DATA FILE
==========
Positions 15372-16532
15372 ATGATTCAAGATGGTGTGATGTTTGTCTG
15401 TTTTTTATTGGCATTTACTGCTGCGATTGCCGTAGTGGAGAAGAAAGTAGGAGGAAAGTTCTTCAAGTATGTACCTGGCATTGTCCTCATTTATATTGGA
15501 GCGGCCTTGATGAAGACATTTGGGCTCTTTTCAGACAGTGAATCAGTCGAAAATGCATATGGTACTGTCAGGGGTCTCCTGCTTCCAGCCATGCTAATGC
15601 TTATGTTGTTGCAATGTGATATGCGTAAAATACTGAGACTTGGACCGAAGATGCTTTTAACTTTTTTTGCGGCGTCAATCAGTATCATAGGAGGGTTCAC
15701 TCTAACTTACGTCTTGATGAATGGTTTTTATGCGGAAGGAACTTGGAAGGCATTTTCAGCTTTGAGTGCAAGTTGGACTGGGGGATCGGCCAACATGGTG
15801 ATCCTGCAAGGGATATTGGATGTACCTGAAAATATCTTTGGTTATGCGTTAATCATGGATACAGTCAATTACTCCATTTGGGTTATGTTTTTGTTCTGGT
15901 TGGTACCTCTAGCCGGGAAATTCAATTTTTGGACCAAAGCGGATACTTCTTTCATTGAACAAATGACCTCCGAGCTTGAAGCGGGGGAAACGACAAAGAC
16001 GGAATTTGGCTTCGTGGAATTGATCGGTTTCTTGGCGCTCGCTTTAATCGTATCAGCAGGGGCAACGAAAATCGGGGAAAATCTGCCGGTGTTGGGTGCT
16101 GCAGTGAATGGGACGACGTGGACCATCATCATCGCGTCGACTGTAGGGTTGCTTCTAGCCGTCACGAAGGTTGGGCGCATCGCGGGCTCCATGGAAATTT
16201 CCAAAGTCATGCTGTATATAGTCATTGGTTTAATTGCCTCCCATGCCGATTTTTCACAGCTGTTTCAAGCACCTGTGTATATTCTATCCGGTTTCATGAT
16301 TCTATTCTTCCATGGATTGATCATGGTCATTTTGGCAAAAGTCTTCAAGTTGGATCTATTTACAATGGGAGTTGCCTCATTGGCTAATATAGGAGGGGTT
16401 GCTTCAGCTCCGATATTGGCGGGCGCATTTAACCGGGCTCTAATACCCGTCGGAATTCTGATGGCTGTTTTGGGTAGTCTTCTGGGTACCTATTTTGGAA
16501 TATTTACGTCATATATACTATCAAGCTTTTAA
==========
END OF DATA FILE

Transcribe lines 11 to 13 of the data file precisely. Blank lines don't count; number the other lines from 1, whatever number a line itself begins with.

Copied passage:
16201 CCAAAGTCATGCTGTATATAGTCATTGGTTTAATTGCCTCCCATGCCGATTTTTCACAGCTGTTTCAAGCACCTGTGTATATTCTATCCGGTTTCATGAT
16301 TCTATTCTTCCATGGATTGATCATGGTCATTTTGGCAAAAGTCTTCAAGTTGGATCTATTTACAATGGGAGTTGCCTCATTGGCTAATATAGGAGGGGTT
16401 GCTTCAGCTCCGATATTGGCGGGCGCATTTAACCGGGCTCTAATACCCGTCGGAATTCTGATGGCTGTTTTGGGTAGTCTTCTGGGTACCTATTTTGGAA